The things I admired most about her were her determination despite the odds stacked against her and her unwillingness to give up. Doctors told her she would not be able to attend school after she was diagnosed, she attended school at Osbourn High School in Manassas for a short period of time and completed the rest of her senior year with a tutor at home and in the hospital. During the period in which she was healthy enough to attend school, she also returned to work at a daycare center. She loved children and cherished the time she spent as a caregiver to two and three year olds. Doctors told her she would not be able to attend the prom, she looked so beautiful in the pink dress her father picked out for her. Doctors told her she wouldn’t be strong enough to attend graduation, I’ll never forget the roaring applause in Nissan Pavilion as she walked across the stage and accepted her diploma. Doctors said she probably would not live long enough to receive her “make a wish”, she took her trip to Hawaii last November and swam with the dolphins just like she said she would. She was not supposed to live much past thanksgiving and she rang in the New Year with friends and family by her side.
I was with Shayla the night she died. It snowed that day and when I saw the snow begin to fall, all I could think was how Jesus washes our sins away, and makes us white as snow. I somehow knew it was time for Shayla to pass on. While I never would have “signed up” to experience something like that, I wouldn’t trade it for the world. I have never been as close to God as I was that moment when I was hugging Shayla’s legs and whispering the Lord’s prayer as she took her last breath. It is a sad and tragic story of a life too short, but with a peace that surpasses all understanding, I am glad you asked me to share it with you. God uses all things to work together for His Glory, and He definitely used Shayla for His testimony of what true love really is.


According to Sunny, when the unimaginable happens, His grace increases unimaginably, and we are carried through. We are carried closer. If this is true…if His grace will always be sufficient…if there truly is nothing that can separate us from His love…then is it possible that we have nothing to fear? Nothing at all?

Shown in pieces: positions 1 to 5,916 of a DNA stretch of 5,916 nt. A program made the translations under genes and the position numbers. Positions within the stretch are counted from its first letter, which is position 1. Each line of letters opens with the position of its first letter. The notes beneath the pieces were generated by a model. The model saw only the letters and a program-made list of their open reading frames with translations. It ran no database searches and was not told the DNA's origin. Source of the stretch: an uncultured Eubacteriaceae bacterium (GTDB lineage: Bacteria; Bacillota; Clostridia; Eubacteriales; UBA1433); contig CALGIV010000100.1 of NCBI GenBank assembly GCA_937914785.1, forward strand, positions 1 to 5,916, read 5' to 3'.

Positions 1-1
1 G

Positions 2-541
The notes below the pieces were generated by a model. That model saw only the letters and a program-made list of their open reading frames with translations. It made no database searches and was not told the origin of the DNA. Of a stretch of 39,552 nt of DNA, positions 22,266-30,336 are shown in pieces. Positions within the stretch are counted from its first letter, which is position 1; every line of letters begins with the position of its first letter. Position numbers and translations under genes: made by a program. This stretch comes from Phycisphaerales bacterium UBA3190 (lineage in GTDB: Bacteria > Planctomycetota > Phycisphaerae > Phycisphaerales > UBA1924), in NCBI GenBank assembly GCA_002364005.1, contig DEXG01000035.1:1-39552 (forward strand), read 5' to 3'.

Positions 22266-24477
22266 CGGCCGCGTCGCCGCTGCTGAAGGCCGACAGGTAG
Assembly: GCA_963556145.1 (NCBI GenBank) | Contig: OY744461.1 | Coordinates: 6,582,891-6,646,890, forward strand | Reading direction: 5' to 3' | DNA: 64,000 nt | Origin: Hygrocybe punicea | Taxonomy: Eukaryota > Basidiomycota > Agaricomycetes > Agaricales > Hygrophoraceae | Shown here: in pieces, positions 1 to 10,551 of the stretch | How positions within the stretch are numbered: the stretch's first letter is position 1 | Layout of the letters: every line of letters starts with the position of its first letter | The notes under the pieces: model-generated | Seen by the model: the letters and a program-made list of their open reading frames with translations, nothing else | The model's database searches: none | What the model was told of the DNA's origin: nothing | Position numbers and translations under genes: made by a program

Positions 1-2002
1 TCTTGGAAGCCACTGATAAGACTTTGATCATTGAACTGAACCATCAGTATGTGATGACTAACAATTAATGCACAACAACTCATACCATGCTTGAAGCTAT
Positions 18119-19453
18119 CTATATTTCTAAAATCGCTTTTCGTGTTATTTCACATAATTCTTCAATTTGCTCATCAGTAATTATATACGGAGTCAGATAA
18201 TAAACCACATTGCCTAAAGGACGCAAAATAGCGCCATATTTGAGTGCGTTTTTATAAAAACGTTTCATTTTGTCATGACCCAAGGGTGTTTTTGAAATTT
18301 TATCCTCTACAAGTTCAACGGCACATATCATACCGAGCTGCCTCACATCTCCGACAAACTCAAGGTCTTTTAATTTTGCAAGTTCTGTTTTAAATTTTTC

I have read that after losing a child, it is impossible for mothers to feel understood by anyone who hasn’t experienced the same pain. It is amazing to me that God planned for this. That when parents whose hearts have been shattered by the loss of a child cry out to Him, He can whisper, “Me Too.”

For more about Sunny’s faith and her remarkable family ….swing by

www.sunny-work-in-progress.blogspot.com.

Sep 212009
 

Once when Chase was three, he was looking through my wedding album and said “Mommy, I don’t want to hurt your feelings, but you look kind of BIGGER in these pictures. Like… not skinny.”

I cleared my throat and said. “Oh, right honey. Well there is a lot of food at weddings. I was REALLY FULL. And also, in case you’re wondering, grandpa was holding that shotgun because the ceremony was deep in bear country.”

Chase bought my fertilization fables for several years. But since he was five when I got pregnant with Amanda, his baby questions started to get more specific. “Mommy, how did she GET IN THERE? How is she going to GET OUT?” At first, I held tight to my routine of lies and distraction. “Oh, honey only doctors know the answers to those questions! And I didn’t go to medical school. Sorry. LOOK, AN EAGLE!!!”

But he wouldn’t let it go, and I thought maybe it was time for some professional help. So we bought a children’s book about what happens to a woman’s body during pregnancy. In the section about labor, the book discussed how the baby travels through the birth canal and then out through the vagina, which it described and illustrated as a “tunnel.”

This book was a really fun bedtime read for my husband. My favorite pastime became watching Craig try to read that book to Chase without skipping the words vagina, sperm, and ovum. Every night when Chase was choosing his bedtime story I’d yell up the stairs…”HEY GUYS, HOW ABOUT THE BABY BOOK?” And Craig would silently curse me while I giggled and felt a bit better about my heartburn and swollen ankles.

One afternoon, late in my pregnancy, I was in my family room with two moms I’d just met from Chase’s preschool. All the kids were downstairs playing with Chase and Tish’s new playhouse, which had a big tent and passageways to crawl through. Just as I began preparing a delicious snack of God knows what, we heard Chase scream,

TISH! IT’S MY TURN TO GET IN THE VAGINA!”

My new friends and I froze and stared at each other for a moment. I decided immediately that this little problem was okay, really. I had a lot of friends. I didn’t NEED these two ladies.

And then I politely excused myself to check on the children.

When I reached the bottom of the stairs, I saw Chase squatting and lunging into his new play tunnel, or birth canalif you will, trying to pull Tish out by her head while she kicked and screamed. I calmly suggested he use some forceps.

And since I don’t have a walk-out basement from which to escape, I had no other choice but to hike back upstairs and try to explain myself and my child. I don’t remember much about the excuse I offered, but I can’t imagine it went smoothly. Which is to say, that there haven’t been any more playdates with those particular ladies or their traumatized children.

And so it goes.